Securing Event-Based Systems

Securing Event-Based Systems

Jean Bacon (University of Cambridge, UK), David Eyers (University of Cambridge, UK) and Jatinder Singh (University of Cambridge, UK)
Copyright: © 2010 |Pages: 21
DOI: 10.4018/978-1-60566-697-6.ch006
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The scalability properties of event-based communication paradigms make them suitable for building large-scale distributed systems. For effective management at the application level, such systems often comprise multiple administrative domains, although their underlying communication infrastructure can be shared. Examples of such systems include those required by government and public bodies for domains such as healthcare, police, transport and environmental monitoring. We investigate how to build security into these systems. We outline point-to-point and publish/subscribe event-based communication, and examine security implications in each. Publish/subscribe decouples communicating entities. This allows for efficient event dissemination, however it makes controlling data visibility more difficult. Some data is sensitive and must be protected for personal and legal reasons. Large pub/sub systems distribute events using intermediate broker nodes. Some brokers may not be fully trusted. We discuss how selective encryption can effect security without impacting on content-based routing, and the implications of federated multi-domain systems.We discuss the specification of policy using role-based access control, and demonstrate how to enforce the security of the communications API and the broker network.
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Application Requirements

Many large-scale distributed applications are best modelled as a federation of domains. A domain is defined as an independently administered unit in which a domain manager has, or may delegate, responsibility for naming and policy specification. Although most communication is likely to be within a domain, there is also a clear need for inter-domain communication. Some examples of application domains and communication requirements are as follows:

Police infrastructure: A number of regional (e.g. UK counties’) police domains need support for intra- and inter-domain messages. Incident reports may be sent within and between domains for real-time response and may also be stored as part of an audit or record-keeping process. Databases for court records and the licensing of drivers of vehicles are accessible from all domains.

Healthcare systems: A national health service comprises many independently administered hospitals, clinics, primary-care practices, etc. The care of a patient may move from primary care to treatment in hospital. Specialists may be associated with more than one domain, such as hospitals and clinics. Caring for post-operative or elderly patients in their homes involves carers from many domains. This includes sharing information with various care providers (Singh, Vargas, & Bacon, 2008), making aspects of patient information persistent in centralised health record services (Moody, 2000), auditing data flows, to monitor compliance with procedures (Singh, Bacon, & Moody, 2007), and investigating anomalies. Communication within and between domains must therefore be supported but because of the sensitivity of the data must be strictly controlled.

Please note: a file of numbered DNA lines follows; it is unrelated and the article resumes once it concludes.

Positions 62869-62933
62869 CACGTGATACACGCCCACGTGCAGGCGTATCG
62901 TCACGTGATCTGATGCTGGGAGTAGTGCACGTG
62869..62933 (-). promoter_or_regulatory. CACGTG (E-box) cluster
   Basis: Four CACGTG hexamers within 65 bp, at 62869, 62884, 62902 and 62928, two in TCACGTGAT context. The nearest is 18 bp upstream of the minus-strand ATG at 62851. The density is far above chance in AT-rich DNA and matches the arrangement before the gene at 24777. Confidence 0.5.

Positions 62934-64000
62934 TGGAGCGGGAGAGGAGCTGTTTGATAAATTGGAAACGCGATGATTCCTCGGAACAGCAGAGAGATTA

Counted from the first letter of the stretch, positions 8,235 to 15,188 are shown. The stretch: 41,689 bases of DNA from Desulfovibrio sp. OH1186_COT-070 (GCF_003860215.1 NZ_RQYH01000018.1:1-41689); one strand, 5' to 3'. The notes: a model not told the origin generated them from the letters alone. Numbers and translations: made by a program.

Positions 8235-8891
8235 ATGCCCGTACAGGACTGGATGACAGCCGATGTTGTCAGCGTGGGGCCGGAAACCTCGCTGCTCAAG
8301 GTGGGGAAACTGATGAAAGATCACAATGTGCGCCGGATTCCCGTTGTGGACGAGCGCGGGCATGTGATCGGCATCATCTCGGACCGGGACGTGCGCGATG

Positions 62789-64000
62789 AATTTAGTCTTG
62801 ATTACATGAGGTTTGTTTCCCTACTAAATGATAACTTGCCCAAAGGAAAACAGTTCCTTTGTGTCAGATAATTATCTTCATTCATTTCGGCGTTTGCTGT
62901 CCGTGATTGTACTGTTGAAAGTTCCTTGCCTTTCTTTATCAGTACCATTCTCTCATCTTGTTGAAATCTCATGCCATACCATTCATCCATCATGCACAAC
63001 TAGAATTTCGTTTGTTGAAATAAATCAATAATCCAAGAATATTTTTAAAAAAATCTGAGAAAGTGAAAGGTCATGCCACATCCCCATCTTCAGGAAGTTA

Environmental monitoring: Traffic, noise, pollution, and weather conditions are monitored in a city to provide real-time information for citizens (Bacon, Beresford, et al., 2008). All data is recorded for historical analysis to aid prediction and for use by Local Government for planning purposes.

In such applications the need to communicate is driven by the actions of people, emergency situations, and the sensing and reporting of environmental conditions. Communication is naturally event-driven, requiring the transmission of data that captures the nature of some occurrence according to application-specific event-naming, specification and management, see Section 2.

Traditional access control mechanisms tend to focus on client authentication and authorisation specifics. In highly dynamic, distributed applications, context becomes increasingly important; that is, what are the circumstances in which access is appropriate. Often data is highly sensitive, and must be protected, yet must also be delivered in a timely manner to those parties that need-to-know. Data must be protected, not only from inappropriate clients, but also from other components of infrastructure (e.g. brokers). Policy must therefore be specified and enforced on how data is transmitted within and between domains, see Section 4.


Event Dissemination Infrastructure

As motivated above, events represent incidents. An event is a data-rich occurrence, encapsulating a particular semantic. Typically, an event instance consists of a set of (attribute, value) pairs, conforming to a named event type definition. A typical example of an event would be when a sensor device reports a reading from its sensor. Another often used example is each constituent update within a “stock ticker” – i.e. reporting the change of a stock price. Event-based communication is inherently asynchronous, and is most commonly either point-to-point or publish/subscribe.

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